2011-03-25 / Sports

Rockaway Outdoors/Tales From The Wheelhouse

By Captain Vinnie Calabro

The vernal equinox having come and gone with last week’s full moon was a reminder to us about Mother Nature’s role in our world. The moon, as any old salt knows, is a relevant factor in weather and tides.

Anyway, that particular moon put a kibosh on a lot of the fisheries. Speaking with friends who fished out of Montauk and Rhode Island for codfish, each noted a considerable fall off in the action.

Tides backed by wind and unfavorable weather led to the decline. I think as we get away from this moon things will bounce back. Nature always has a way of putting things in check.

North Carolina continues to have a good fishery with a variety of species, amberjack, stripers, and grouper, although most transient fishermen pursue blue fin tuna at this time. My friend George made the pilgrimage to the Outer Banks with his buddies from Bayside and they too ran into weather issues only able to get out one day over the past weekend. They boated one tuna under less than favorable conditions.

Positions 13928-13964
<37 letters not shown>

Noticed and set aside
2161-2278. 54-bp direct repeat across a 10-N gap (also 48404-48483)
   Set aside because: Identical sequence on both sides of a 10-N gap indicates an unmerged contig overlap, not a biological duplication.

March and even early April is really a roll of the dice when it comes to predicting the weather.

On March 23, the Atlantic States Marine Fisheries Commission’s Atlantic Striped Bass Board will be meeting in Virginia to discuss the mortality rates and concerns with regard to striped bass.

Striped bass being a coastal migratory species and resource are under pressure, as are all of our fisheries.

Stripers being an inshore species get targeted by sport fishermen and commercial fishermen alike and need to be regarded in an intelligent manner. I’ll pass along the results of the meeting as I receive them.

I’ll be on the bay this week with Don Riepe, a well respected and champion environmentalist.

Our mission won’t be fishing; no we’ll be surveying the bay and setting up for a cleanup project targeting abandoned boats and garbage. Don works relentlessly keeping a watch over our bay, I admire his work, he truly gives meaning to the phrase, ‘steward of our environment.’

Until the next tide…

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